Low gasoline prices in the 1990's, combined with growing power of the auto-makers as their share of the economy grew really consolidated the position of the 道路族 roads lobby. Most of all, the tsunami of Keynsian fiscal stimulus directed at road building through the 1990's completely cemented the automobile's position in Japanese Society - particularly in the countryside. Much of the road building in the 1990's was in country towns which had until then largely escaped from the disease of sprawl that was afflicting the major cities. Bypasses, high speed national roads combined with sprawling suburban construction were rampant. Pressure from China and elsewhere in agriculture, and low worldwide prices for primary produce pushed down the price of agricultural land, which was already depressed from the bursting of the real estate bubble in '89 - '90. These factors combined to push Japan headlong into rampant urban sprawl that continues today with the creation of local and foreign big box retailers on the suburban outskirts of town, still chasing an American dream that even the Americans have already begun to wake from. 15 years ago in Japan it would have been entirely feasible to get by with a bicycle and the train because everything you wanted was concentrated around the station in the centre of town. These days, things are not so simple, even in small country cities. The town centre may have everything you NEED, but if you want the cheapest or hippest items, you need to go to various big box shops scattered all over the city. Japan's consumption of oil, coal and other items continued to rise.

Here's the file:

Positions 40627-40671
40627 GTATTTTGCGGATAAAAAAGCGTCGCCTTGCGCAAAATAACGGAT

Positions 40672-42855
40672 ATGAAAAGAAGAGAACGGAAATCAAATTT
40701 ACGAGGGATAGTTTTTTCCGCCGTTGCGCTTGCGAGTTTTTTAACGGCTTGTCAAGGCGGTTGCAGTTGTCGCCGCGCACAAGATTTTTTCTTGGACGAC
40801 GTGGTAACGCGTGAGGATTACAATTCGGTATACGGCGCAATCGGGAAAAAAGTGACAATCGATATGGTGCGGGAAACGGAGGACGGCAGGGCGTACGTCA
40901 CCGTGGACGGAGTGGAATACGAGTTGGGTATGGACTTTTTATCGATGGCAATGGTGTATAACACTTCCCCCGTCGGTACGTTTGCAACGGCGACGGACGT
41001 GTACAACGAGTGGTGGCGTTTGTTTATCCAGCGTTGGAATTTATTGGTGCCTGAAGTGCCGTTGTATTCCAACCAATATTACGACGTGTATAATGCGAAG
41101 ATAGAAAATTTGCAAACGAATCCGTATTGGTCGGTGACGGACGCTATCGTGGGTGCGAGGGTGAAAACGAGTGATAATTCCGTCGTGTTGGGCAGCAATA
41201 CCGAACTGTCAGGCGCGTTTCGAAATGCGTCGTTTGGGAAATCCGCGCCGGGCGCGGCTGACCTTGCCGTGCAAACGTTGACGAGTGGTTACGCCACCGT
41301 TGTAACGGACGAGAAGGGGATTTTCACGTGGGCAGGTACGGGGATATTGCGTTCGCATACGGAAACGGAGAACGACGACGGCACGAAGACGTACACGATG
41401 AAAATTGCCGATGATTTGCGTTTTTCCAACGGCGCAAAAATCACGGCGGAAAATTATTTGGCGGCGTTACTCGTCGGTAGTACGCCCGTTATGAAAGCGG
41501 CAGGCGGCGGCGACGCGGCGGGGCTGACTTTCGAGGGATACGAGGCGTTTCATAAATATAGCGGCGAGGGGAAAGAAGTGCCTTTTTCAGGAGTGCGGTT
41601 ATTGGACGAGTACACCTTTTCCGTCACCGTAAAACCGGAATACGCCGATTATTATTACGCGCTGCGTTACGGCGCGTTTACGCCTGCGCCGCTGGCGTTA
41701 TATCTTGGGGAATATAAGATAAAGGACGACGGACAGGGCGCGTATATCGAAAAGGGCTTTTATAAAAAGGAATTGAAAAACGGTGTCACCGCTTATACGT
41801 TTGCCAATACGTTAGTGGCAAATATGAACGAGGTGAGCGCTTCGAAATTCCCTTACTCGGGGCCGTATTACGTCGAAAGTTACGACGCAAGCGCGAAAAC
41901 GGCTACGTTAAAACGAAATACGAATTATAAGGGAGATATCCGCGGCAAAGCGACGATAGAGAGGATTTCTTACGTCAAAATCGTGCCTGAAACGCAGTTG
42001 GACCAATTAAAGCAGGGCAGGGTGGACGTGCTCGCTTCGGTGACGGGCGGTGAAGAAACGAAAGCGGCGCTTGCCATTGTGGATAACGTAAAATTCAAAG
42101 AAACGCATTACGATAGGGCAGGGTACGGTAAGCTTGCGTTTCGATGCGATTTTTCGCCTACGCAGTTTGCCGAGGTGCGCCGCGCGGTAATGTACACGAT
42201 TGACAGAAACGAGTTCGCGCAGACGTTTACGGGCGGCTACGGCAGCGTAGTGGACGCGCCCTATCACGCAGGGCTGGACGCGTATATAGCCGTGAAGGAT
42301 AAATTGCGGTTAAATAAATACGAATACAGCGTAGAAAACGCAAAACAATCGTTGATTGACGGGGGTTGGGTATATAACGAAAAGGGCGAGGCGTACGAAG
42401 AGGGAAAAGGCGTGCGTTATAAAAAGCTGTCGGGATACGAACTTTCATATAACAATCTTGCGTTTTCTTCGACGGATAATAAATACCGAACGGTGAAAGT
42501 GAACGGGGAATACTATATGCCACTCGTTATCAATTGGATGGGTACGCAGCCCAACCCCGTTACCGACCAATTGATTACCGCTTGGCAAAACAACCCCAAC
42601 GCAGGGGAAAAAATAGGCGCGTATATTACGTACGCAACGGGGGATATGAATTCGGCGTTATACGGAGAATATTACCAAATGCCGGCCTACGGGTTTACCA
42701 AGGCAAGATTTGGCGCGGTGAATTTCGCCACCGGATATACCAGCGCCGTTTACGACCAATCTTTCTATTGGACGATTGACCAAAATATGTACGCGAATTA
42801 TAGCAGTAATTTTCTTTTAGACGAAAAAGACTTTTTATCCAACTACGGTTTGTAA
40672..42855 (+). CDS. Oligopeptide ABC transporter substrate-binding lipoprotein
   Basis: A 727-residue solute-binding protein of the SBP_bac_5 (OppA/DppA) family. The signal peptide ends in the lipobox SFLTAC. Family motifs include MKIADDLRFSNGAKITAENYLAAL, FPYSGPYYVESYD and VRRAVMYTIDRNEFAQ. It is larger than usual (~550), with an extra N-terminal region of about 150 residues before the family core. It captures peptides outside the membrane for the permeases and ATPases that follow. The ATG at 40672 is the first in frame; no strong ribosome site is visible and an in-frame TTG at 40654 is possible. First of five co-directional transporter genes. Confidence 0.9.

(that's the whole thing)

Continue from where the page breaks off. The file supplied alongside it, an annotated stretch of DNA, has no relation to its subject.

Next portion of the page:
So Japan lost it's "War on Traffic", and the "rebels" are today few and far between and not well organized. I cannot help but hope that the increasing awareness of global warming, the fact that building roads as a fiscal stimulus is now regarded as having been a big mistake, the growing 車離れ and the amazing success of initiatives such as the Velib model will stimulate people to start a new fundamental debate again in Japan about the kind of lifestyle people want and whether the automobile is going to play a big part in that or not.

In China, by contrast - the War on Traffic is in full pitched battle right now. Stories like THIS ONE from NPR in the US highlight the real fight that is going on. I see a similar story to Japan's - auto money is starting to talk. An Olympics in Beijing has become a lever to push through the construction of massive highway systems. Trains that are built, go to the airport. Local governments in some cities have even banned electric bicycles for whatever reason they can get away with - knowing that more money will flow (for the time being) if they promote automobiles (and culture and lifestyle be damned). It is clear that the Chinese populace has not given up the fight. In another report, students at a University appear to have vented their collective anger at a driver, destroying the car completely and even flipping it over. Here is the story from the other camp. You would have to be blind not to see that this event shows the utter frustration and anger towards automobiles and the friction between the two camps. I hope the Chinese authorities take it as a sign, because if the Chinese continue to attack the issue by playing around the edges the way the Japanese did in their own War on Traffic, the Chinese will slowly move to the auto camp, and the Chinese will cease to be citizens and become another docile bunch of homogenous consumers just like the rest of us in the "developed" world.